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Leaks don't kill kids

Editorial

It is depressingly unsurprising that the Board of Supervisors would see the deaths of children in the care of Los Angeles County as a publicity problem, not a failure of the county's most basic obligation.

August 21, 2010

Faced with a series of administrative lapses that have contributed to the deaths of children in the care of Los Angeles County, the county Board of Supervisors has responded with stern and authoritative action — against the worker or workers who may have brought the tragedies to light.

It is depressingly unsurprising that the board would see these deaths as a publicity problem, not a failure of the county's most basic obligation. As Department of Children and Family Services Director Trish Ploehn described it to the supervisors, the leaks of information regarding child deaths have created a morale issue for her colleagues. Boohoo.

The response to a crisis in child protection might involve overhauling the county's systems for safeguarding children's welfare; it might require firing some inattentive social workers; it might suggest upgrading technology to allow records from the field to be more readily available. But the response to a PR problem suggests a different course: This week, the board authorized a leak investigation.

Supervisor Zev Yaroslavsky, the lone dissenter, aptly noted that "the obsession with leaks … exceeds the obsession with child deaths." He's right, and his colleagues are wrong as they continue to frame the problems of their troubled department as bad press rather than bad management. Moreover, the county's insistence on hushing up these matters has led it to break the law: In contravention of the state law that requires board members to hold their meetings in public, the supervisors initially discussed the leak investigation in closed session. They tried to remedy that this week by at least debating in public, but secrecy is corroding this issue at every step.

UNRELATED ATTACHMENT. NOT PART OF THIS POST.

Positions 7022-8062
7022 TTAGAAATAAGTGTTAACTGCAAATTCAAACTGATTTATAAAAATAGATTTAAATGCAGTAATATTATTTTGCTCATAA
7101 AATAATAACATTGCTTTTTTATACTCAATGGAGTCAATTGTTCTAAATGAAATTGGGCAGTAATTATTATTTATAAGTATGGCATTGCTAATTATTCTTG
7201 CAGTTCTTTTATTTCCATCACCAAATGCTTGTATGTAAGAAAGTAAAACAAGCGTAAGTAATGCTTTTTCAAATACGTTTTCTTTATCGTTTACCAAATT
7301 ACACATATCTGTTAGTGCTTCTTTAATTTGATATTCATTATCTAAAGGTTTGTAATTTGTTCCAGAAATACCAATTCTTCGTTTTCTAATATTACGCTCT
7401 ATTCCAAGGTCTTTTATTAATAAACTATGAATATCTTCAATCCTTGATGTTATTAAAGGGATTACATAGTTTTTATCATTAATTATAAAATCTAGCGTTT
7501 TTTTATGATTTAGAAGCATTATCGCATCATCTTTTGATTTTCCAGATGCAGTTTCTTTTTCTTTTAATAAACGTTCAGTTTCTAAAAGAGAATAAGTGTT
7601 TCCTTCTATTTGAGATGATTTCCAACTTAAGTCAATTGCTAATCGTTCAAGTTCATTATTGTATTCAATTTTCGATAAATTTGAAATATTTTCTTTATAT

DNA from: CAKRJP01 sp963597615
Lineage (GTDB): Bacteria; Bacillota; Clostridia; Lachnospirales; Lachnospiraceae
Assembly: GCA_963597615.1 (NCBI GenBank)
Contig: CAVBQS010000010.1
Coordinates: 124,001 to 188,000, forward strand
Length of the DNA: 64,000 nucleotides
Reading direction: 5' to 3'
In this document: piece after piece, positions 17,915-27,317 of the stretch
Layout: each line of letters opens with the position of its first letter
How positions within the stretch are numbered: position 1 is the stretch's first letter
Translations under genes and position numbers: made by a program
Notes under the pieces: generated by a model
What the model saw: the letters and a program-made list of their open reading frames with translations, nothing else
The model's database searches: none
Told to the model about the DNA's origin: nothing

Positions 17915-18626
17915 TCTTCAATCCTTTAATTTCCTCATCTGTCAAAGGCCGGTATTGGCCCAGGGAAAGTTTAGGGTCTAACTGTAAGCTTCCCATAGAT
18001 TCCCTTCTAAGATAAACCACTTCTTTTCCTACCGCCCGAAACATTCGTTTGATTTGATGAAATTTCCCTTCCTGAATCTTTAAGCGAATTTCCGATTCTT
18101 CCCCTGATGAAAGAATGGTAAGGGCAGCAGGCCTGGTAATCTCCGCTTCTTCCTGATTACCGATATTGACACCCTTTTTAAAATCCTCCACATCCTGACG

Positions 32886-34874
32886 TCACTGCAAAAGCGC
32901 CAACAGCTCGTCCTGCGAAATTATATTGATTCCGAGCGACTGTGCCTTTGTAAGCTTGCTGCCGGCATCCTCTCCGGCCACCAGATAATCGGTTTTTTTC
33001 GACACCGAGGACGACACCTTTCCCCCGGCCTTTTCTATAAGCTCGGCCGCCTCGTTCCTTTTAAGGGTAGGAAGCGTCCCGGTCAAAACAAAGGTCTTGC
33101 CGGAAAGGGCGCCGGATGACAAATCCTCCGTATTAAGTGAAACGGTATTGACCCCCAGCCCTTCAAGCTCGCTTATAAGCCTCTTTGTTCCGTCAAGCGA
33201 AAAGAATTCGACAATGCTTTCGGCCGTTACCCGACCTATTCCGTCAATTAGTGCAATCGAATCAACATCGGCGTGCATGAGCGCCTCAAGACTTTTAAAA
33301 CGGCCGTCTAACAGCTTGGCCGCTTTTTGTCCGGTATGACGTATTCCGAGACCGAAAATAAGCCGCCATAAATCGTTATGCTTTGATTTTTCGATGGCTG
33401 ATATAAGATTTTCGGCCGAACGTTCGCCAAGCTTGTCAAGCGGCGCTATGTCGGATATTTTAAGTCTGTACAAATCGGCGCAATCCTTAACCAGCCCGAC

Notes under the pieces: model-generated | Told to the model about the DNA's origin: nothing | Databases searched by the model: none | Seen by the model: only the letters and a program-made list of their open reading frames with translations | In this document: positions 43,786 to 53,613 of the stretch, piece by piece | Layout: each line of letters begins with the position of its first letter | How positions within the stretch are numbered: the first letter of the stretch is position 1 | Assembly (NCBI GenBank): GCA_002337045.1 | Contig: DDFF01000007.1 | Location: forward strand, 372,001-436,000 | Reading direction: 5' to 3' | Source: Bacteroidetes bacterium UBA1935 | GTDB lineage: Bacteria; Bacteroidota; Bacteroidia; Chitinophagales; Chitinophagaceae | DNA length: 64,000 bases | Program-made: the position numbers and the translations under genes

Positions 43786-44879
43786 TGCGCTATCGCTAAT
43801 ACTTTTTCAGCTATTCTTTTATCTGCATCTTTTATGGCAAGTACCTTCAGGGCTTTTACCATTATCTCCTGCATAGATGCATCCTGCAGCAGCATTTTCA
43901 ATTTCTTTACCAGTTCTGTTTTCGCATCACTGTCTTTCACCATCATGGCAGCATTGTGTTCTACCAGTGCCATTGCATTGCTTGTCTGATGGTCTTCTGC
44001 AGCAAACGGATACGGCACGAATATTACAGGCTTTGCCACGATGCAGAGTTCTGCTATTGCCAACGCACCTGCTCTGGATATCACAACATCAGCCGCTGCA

On June 8, 11-year-old Jorge Tarin hung himself with a jump-rope hours after a county social worker interviewed him at home and then left him there; this, even though Jorge that same day had told a school counselor and a county worker that he was considering suicide. As the county board considers that tragedy, it should ask itself this question: Who did Jorge more harm? The worker who left him in a home where he complained of being beaten and where his stepfather was residing in defiance of a court order, or the county worker who may have brought details of Jorge's death to light?

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